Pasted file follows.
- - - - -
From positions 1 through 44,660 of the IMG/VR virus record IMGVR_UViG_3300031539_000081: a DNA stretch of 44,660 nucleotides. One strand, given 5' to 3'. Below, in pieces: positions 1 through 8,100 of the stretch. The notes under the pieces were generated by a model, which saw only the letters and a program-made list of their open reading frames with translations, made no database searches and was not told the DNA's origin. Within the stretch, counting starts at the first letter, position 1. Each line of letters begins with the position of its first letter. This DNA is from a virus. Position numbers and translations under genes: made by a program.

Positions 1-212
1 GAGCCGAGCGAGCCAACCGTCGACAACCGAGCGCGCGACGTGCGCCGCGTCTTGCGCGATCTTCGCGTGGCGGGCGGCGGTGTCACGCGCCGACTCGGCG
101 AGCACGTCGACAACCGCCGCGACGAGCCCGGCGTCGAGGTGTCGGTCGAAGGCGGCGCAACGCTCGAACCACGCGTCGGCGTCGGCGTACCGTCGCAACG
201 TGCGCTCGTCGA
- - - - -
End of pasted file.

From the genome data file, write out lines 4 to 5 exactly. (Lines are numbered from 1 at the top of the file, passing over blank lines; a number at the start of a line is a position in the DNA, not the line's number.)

101 AGCACGTCGACAACCGCCGCGACGAGCCCGGCGTCGAGGTGTCGGTCGAAGGCGGCGCAACGCTCGAACCACGCGTCGGCGTCGGCGTACCGTCGCAACG
201 TGCGCTCGTCGA